Draghi prepares his legacy for like-minded Lagarde as ECB meets

Mario Draghi arrives for an International Monetary Fund (IMF) governors group photo at the spring meetings of the IMF and World Bank in Washington on April 13. (Bloomberg pic) 

FRANKFURT: Mario Draghi is entering the final three months of his European Central Bank presidency with a plan that will see his influence linger well after he’s replaced by Christine Lagarde.

The ECB chief will this week lead a policy meeting that’s widely expected to set the stage for a September interest-rate cut and a possible resumption of quantitative easing.

His staff have also started work on a potential revamp of the inflation goal in a move that could make it easier to pursue monetary stimulus for longer.

It’s a bold strategy at the end of a term that has been defined by radical measures, and it could tie Lagarde’s hands well into her own eight-year tenure.

Yet with inflation persistently below the ECB’s target despite years of massive stimulus, and with the economy now stuttering once again, Draghi is likely to have her tacit endorsement.

Political protection

“Draghi is trying to make sure that everything is in place for Lagarde when she comes in and to protect her from spending too much political capital too early,” said Axa chief economist Gilles Moec, a former Bank of France official. “It’s a case of taking one for the team in a way.”

Draghi’s pressing concern as his Oct 31 end-date approaches, with only three policy meetings remaining, is that his €2.6 trillion (US$2.9 trillion) of quantitative easing, negative interest rates and long-term bank loans have failed to sustainably reignite inflation.

Consumer-price growth has averaged just 1.2% during his term – well under the goal of “below but close to 2%” – and he’ll leave office never having tightened policy in his eight years in charge.

Economists surveyed by Bloomberg overwhelmingly expect the Governing Council to adjust its policy language at the July 25 meeting to signal that another cut in the deposit rate is coming, and to reduce the rate by 10 basis points to minus 0.5% after the summer break.

Some forecast another reduction in December, and just over half predict QE will be restarted, which would keep pumping in stimulus for at least several months.

Meanwhile, ECB staff are studying whether the inflation goal needs to be adjusted to be more effective.

Draghi favours a specific 2% target with a “symmetric” approach, according to officials familiar with the matter.

That would allow the Governing Council to keep inflation elevated for a while after a period of weakness to ensure price growth is entrenched.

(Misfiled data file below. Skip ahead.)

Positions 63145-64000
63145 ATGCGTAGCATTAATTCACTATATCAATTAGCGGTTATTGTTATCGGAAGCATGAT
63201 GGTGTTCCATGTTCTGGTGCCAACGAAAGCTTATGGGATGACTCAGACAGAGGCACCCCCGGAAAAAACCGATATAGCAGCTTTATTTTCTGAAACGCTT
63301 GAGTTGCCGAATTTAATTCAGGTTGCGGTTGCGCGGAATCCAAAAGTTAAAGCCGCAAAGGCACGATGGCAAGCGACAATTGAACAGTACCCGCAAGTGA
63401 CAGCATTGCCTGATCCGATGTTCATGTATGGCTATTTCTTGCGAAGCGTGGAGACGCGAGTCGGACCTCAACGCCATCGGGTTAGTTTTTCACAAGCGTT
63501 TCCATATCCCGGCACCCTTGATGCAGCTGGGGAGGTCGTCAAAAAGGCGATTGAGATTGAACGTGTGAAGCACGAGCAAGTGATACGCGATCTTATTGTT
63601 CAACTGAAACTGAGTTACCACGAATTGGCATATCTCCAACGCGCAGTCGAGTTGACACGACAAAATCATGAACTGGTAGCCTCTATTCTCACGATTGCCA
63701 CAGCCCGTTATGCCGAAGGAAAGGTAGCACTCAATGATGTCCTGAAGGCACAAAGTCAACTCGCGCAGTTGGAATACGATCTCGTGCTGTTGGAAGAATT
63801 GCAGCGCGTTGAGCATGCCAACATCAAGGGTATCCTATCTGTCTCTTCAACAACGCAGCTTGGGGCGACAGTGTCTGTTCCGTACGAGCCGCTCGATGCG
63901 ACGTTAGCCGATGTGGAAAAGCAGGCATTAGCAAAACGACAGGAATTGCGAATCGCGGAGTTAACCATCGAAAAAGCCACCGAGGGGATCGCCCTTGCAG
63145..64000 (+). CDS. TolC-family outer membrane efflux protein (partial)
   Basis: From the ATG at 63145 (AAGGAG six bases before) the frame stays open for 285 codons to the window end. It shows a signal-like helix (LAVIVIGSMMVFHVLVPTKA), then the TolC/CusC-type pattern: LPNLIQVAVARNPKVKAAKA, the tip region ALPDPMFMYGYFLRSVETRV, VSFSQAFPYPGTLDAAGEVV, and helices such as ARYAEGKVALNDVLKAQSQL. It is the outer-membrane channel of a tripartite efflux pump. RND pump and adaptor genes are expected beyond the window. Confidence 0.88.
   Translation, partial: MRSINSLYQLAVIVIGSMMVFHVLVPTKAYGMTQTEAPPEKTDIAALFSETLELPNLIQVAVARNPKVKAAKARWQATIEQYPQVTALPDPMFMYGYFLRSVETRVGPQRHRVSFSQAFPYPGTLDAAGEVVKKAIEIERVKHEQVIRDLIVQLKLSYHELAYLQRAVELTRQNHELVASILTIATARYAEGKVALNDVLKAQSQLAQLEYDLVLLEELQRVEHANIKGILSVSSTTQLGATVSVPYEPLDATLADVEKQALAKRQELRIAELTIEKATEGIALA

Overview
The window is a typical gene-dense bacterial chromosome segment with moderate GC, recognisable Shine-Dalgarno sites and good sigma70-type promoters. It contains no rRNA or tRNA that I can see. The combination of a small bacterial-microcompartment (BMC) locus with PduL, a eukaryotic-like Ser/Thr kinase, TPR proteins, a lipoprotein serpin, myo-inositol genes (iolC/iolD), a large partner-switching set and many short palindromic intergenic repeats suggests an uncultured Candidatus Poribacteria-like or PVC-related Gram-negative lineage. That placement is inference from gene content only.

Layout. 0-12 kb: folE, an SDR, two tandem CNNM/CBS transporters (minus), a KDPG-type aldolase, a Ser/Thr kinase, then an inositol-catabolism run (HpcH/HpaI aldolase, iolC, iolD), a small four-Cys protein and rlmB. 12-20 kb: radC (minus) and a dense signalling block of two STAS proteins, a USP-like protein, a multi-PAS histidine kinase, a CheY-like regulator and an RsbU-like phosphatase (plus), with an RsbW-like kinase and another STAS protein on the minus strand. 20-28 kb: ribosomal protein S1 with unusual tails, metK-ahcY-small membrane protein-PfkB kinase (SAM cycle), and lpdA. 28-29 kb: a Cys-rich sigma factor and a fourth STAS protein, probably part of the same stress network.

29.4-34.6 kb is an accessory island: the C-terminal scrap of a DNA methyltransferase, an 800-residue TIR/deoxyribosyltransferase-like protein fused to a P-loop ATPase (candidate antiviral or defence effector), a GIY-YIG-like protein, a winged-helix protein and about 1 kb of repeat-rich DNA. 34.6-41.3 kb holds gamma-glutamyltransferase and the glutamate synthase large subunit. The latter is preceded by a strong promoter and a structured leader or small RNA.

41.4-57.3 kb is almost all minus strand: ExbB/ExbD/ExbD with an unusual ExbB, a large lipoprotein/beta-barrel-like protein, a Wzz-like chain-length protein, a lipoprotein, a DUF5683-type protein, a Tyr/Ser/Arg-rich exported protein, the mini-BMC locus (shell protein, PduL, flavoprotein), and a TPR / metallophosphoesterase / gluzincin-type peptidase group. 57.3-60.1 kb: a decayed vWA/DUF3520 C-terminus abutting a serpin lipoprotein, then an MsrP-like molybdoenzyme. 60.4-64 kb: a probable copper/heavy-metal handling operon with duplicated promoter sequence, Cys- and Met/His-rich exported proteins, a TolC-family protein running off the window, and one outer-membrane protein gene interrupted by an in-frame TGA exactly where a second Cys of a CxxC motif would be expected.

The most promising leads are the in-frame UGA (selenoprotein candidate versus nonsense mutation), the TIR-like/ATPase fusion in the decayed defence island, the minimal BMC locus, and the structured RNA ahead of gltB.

Investors – in financial markets and the real economy – will likely welcome the continuity that the president is apparently trying to lock in. A slowdown wrought by US-driven trade tensions and structural shifts in the manufacturing sector have left Europeans with little appetite for higher borrowing costs any time soon.

Central banks around the world have turned to looser policy. The US Federal Reserve is widely expected to cut rates a week after the ECB meeting with senior officials stressing the need to act quickly. South Korea and South Africa already eased policy last week.

Lagarde, who was named as head of the International Monetary Fund in 2011 just four days after Draghi was appointed to lead the ECB, has repeatedly praised central banks for their stimulus measures.

She’s also aware of the global struggle to revive inflation in developed economies. In the IMF’s home of Washington, the Fed is examining its own approach to its 2% objective.

Lagarde’s former IMF Chief Economist Olivier Blanchard is an advocate of raising inflation targets to 4%.

The ECB’s Governing Council is likely to consider this week how far it can go with stimulus.

Negative interest rates are already hurting banks, a key channel for monetary policy, so another cut may require mitigation measures such as exemptions for some deposits.

A resumption of QE may involve changing the central bank’s own rules on how much government debt it can buy, a move that could invite lawsuits.

Still, few ECB watchers doubt that the president and his successor are on essentially the same page.

“There is a good deal of continuity here,” said Nick Kounis, an economist at ABN Amro in Amsterdam. “Lagarde is very much a believer in what the ECB has done so far, and maybe if anything she would be even more proactive and activist.”